Species Facts: The Flat-Headed Cat

What’s rarer than the fishing cat?

Its neighbor, the flat-headed cat! This unusual-looking feline is also considered to be a better fisher.

Who’s this?

What little is known about Prionailurus planiceps comes from observing captive animals. In the wild, flat-headed cats live in swamps, along rivers and lakes, and in forested wetlands. They apparently only come out at night.

Researchers can’t get many camera-trap images of these elusive kitties.

Flat-headed cats have been seen in parts of the Malayan Peninsula as well as on Sumatra and Borneo, but it’s difficult to find many images of them online. Here are some from Arkive.

What does it look like?

Planiceps is about the size of a domestic cat, with a longer body and shorter legs. This rather weasel-like feline was named for its long sloped muzzle as well as the slighty flattened skull.

Adding to the strange appearance are close-set big eyes and tiny ears that are situated more along the sides of the head than up on top, like with most cats.

Flat-headed cats have a short, extremely furry tail. The rest of their reddish brown/gray fur is thick and soft. Each hair has a white tip, giving the cat an overall shimmering appearance.

How friendly/dangerous is it?

Unlike its relatives – the fishing cat and the leopard cat – there don’t seem to be any reports of flat-headed cats kept as pets.

The Cool Factor:

Flat-headed cats are adorable little Tim-Burton-style Halloween cats.

Along with its huge eyes, Planiceps’ teeth are sharper, longer, and more pointed than in other cats (the better to catch and eat fish and other slippery water-loving critters).

Its toes are also longer and the claws stick out of the sheath. If that reminds you of a raccoon, then this will blow your mind. Flat-headed cats sometimes wash their food, just like a raccoon, and they carry it away from the water so the prey can’t escape.

Why is it on the IUCN Red List?

The conservationists don’t know much about this cat, but it obviously needs wetlands. These are vanishing quickly in Southeast Asia. There is also concern about water pollution and overfishing in the fishing cat’s home region.

Fishing cats were last seen in Thailand about twenty years ago, and they may already be extinct there.

A few have been recorded in the Sunda Islands, but overall the number seems to be in decline and things don’t look very good for this cat’s future.

This is why the IUCN/World Conservation Union gives Planiceps the highest priority of any small Southeast Asian wild cat.


Featured image: By Jim Sanderson. CC BY-SA 3.0.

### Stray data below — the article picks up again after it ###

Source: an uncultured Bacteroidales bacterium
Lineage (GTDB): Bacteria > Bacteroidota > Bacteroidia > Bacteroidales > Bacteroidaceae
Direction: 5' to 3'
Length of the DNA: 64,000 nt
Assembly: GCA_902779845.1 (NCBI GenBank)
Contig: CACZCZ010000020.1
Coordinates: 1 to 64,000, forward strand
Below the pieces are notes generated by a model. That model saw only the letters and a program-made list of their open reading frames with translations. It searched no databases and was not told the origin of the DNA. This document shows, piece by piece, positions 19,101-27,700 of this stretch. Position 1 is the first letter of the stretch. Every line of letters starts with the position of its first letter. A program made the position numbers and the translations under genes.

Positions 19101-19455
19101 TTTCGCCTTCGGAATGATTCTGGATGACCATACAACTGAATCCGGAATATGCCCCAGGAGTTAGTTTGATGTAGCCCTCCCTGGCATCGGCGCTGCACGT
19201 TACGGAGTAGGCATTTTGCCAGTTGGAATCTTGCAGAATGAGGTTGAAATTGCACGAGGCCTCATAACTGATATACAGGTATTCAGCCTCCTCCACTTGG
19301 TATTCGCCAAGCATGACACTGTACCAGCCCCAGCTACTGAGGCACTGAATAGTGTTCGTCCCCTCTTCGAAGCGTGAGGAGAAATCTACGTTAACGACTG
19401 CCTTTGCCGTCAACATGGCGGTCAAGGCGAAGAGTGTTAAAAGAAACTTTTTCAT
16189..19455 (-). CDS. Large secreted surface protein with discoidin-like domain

Sources:
Cat Specialist Group (CSG): Flat-Headed Cat. http://www.catsg.org/index.php?id=119 Last accessed October 6, 2017.

International Society for Endangered Cats (ISEC) Canada: Flat-Headed Cat. https://wildcatconservation.org/wild-cats/asia/flat-headed-cat/ Last accessed October 6, 2017.

Wilting, A.; Brodie, J.; Cheyne, S.; Hearn, A.; and others. 2015. Prionailurus planiceps. The IUCN Red List of Threatened Species 2015:e.T18148A50662095.

Species Fact: The Pallas cat/Manul

This adorable little feline has an impressive scientific alter ego: Otocolobus manul.

Despite such a metal-sounding name, Pallas cats aren’t superheroes – they are little cats that have carved out their own niche in an enormous, unfriendly world.

“Manul” is their name in Mongolia, and “Otocolobus” is just another way to say that they have small ears.

Here is a Pallas cat starting its day in Russia’s Daursky nature reserve:

Who’s this?

Pallas cats only weigh 7-10 pounds and can’t run very far on their stubby legs. (Cat Specialist Group) In the wild, life for such a small animal is full of emergencies.

Manul avoids large predatory birds, as well as wolves, red foxes, and domestic dogs by staying close to a hideout or crouching on the ground, flat and very still. Its fur blends in well with the rocky landscape. (Ross and others)

Its ears are small, rounded, and set wide apart. They help make that little curve of a head, with its speckled facial camouflage, almost invisible as Manul peeks out from a rock or bush. (Cat Specialist Group)

Pallas cats are thinly spread across Central Asia’s steppe lands and rocky terrain. Their core population is in Mongolia and China. Russian Pallas cats are usually found near the border with Mongolia – this border region is where the Daursky Reserve sits – and China. (Ross and others)

When did it evolve?

The little Pallas cat is quite a challenge for scientists.

  • It has round pupils like many big cats, but it’s the size of a house cat.